❉ Welcome to Bill’s dystopian nightmare.
“Your future is taken care of.”
I love a good dystopian tale, and The Lie of the Land riffed on some of the best. In the pre-titles sequence alone, the Doctor’s propaganda broadcasts on behalf of the Monks, who inherited Earth last week, alluded to the transmissions of George Orwell’s Nineteen Eighty-Four (1949), with him cast as a Big Brother-style figurehead: his attempt at a reassuring grin down the camera lens and into the title sequence was particularly chilling.
The intro scenes also recalled Terry Gilliam’s cinematic art noveau nightmare Brazil (1985), which begins with a family being arrested, and alluded to Philip K. Dick’s novel The Man in the High Castle (1962), in which an alternative history – where Japan and Germany won the Second World War – is threatened by knowledge of the “true history” being revealed. If The Lie of the Land has its roots in anything it’s this idea, and it’s probably no coincidence that since 2015, a highly successful TV adaptation of the novel has been running on Amazon. Then again, in the age of “fake news” – which the Doctor directly references – a Doctor Who story like this was probably inevitable at some stage.
Into the story proper and Bill is the only one who can remember that the Monks have only been on Earth for six months, not guiding humanity since it crawled out of the ocean, as the Doctor’s broadcasts claim. Modern Doctor Who has done the lone-companion-in-an-alternative timeline story twice before – with Martha Jones in The Last of the Time Lords (2007) and Donna Noble in Turn Left (2008) – so it now seems to be one of the tropes of the series to be revisited when there’s a strong enough idea.
The main reason for The Lie of the Land seems to have been to focus on the regular cast and, as I’ve said in most of the reviews for this season, you couldn’t have a stronger one in Peter Capaldi, Pearl Mackie, Matt Lucas and Michelle Gomez. With no other major cast members, they shone: Lucas was ready with an underplayed reassuring quip and Pearl completely sold Bill’s mixture of confusion, anguish and, when she finally met him again, anger at the Doctor. If any regeneration of the Time Lord could convince the audience that he was acting to against humanity in pursuit of a higher agenda, it was this one. “Whatever it takes, I’m going to save you from yourselves,” he growls, even more ruthlessly pragmatic and distant than the awkward persona of his first series. Seeing Bill lose control and shoot the Doctor was a stunning moment, his apparent regeneration the dramatic highpoint of the episode.
After that, for me the episode seemed to dip in its impact slightly, with the Doctor revealed as really working undercover with a coterie of fellow conspirators at his disposal. Where The Lie of the Land picked up again was in the scenes with Missy, with the big revelation that her time imprisoned in the (bigger on the inside) Vault was “cold turkey from being bad.” As Gomez has recently stated that she’s leaving the series when Capaldi does, this shift in the character was an intriguing one. Stylistically, the scene was a combination of the interrogation scenes from The Silence of the Lambs (1991) and Skyfall (2012) – it now seems de rigeur to talk to villains through glass panels on a podium – but, as ever, Gomez stamped her personality all over it, rolling around seductively on her piano as her information guided the Doctor in the right direction.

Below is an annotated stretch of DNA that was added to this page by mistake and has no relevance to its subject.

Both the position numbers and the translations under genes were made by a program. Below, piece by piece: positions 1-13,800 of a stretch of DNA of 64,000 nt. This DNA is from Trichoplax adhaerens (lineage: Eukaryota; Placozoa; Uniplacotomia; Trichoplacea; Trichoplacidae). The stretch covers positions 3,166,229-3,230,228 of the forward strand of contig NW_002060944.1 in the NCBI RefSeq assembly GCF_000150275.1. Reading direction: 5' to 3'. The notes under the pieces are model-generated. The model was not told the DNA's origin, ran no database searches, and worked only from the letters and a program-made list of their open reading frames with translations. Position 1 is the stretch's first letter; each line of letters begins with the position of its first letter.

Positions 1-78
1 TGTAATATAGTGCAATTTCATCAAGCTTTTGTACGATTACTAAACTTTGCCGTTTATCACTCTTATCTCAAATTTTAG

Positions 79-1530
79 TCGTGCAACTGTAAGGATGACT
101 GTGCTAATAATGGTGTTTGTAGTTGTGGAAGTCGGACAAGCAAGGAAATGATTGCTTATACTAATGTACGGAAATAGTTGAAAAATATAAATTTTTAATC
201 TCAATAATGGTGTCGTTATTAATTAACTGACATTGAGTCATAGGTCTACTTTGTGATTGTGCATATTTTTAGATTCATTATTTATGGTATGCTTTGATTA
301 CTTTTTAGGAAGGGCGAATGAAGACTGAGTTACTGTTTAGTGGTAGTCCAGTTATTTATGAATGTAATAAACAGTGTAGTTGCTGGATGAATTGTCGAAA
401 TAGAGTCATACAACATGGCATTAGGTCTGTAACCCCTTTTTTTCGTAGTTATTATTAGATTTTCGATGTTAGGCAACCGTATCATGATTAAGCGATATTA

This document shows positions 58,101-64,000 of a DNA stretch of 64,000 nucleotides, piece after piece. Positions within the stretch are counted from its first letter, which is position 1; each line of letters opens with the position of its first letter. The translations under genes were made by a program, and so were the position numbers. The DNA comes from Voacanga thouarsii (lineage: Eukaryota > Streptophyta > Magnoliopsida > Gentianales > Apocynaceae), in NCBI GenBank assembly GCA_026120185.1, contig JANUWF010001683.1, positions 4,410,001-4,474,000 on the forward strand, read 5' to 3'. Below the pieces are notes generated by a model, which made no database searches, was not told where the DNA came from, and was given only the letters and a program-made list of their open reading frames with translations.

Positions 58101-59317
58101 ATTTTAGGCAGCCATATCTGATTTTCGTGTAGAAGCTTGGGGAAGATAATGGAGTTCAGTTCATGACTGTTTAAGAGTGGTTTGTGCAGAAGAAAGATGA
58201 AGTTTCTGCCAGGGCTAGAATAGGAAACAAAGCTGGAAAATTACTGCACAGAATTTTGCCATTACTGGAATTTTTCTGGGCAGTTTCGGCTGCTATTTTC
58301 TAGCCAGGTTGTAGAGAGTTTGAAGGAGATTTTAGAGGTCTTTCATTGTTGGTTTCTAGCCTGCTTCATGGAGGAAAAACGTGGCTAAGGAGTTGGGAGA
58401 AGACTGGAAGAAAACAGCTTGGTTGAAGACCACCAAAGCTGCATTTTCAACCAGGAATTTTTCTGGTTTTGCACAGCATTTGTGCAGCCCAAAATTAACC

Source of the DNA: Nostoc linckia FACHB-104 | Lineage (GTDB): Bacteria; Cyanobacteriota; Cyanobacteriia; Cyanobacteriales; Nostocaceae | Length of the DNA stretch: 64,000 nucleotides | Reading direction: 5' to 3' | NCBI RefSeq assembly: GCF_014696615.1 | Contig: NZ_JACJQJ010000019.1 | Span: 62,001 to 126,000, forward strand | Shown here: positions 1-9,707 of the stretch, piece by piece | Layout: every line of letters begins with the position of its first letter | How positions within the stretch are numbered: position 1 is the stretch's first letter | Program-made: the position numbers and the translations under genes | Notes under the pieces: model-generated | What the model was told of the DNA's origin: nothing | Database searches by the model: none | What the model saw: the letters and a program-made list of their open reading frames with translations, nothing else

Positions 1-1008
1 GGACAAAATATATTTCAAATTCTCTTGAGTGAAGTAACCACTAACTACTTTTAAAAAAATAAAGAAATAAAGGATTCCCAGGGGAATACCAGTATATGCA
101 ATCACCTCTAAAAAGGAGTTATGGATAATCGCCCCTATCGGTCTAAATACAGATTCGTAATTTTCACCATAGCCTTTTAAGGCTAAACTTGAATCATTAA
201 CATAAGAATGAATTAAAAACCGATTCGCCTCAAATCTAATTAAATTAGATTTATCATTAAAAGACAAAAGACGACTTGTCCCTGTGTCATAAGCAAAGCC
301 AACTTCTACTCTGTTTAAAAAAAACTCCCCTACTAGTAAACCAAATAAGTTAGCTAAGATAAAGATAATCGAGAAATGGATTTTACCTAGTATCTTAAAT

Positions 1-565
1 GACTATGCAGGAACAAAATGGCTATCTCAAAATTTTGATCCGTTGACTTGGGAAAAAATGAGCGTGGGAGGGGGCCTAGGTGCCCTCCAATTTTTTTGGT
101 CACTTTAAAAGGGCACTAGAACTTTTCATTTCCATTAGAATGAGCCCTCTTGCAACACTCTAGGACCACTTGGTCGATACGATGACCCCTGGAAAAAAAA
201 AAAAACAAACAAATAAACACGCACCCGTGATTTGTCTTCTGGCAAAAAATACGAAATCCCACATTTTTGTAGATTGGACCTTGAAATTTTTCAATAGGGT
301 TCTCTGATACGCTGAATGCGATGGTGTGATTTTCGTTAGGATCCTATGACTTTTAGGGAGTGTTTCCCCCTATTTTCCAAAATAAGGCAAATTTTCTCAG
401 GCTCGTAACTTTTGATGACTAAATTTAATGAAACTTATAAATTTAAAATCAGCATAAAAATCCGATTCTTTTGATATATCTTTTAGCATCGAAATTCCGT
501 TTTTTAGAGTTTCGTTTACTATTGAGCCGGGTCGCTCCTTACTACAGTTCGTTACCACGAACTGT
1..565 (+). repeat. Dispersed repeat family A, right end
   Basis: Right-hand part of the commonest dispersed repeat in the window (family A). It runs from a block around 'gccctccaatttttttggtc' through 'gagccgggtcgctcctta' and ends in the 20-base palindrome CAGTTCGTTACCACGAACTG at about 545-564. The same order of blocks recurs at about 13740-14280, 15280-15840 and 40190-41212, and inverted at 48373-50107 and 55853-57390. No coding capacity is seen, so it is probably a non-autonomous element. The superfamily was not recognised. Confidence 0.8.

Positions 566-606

As for the denouement, it was another outing for modern Doctor Who’s theme of love conquering all. Bill giving up her life to save the Doctor – killing the psychic “lynchpin”, the Monks’ first point of contact, being apparently the only way to stop them – segued into Bill’s memory of her mum (angelic Rosie Jane), wiping out the mass delusion the world was suffering from as it was “a window on a world without the Monks.”
OK, it made sense, and was rather less sentimental than the use of the same resolution in Fear Her (2006) and Night Terrors (2011). However, like the Doctor’s cheery everything’s-alright-really about-face following his regeneration, it did seem rather predictable.
The performances of the main cast, together with the grim early scenes, are what to tune into The Lie of the Land for.
❉ ‘Doctor Who’ airs on BBC One every Saturday at 7.20pm. Click here for episodes and extra content.
❉ Series 10: Part 1 was released on DVD & Blu-Ray 2 May 2017, with Series 10: Part 2 available on 17 July 2017. Complete Series 10 available on DVD & BD later this year
❉ Robert Fairclough is a film and TV journalist and blogger and a regular contributor to ‘Doctor Who Magazine’ and ‘SFX’. He is the author of books on the iconic TV series ‘The Prisoner’, and co-author (with Mike Kenwood) of definitive guides to the classic TV dramas ‘The Sweeney’ and ‘Callan’. His biography of the actor Ian Carmichael was one of ‘The Independent’s Top 10 Film Books of the Year for 2011.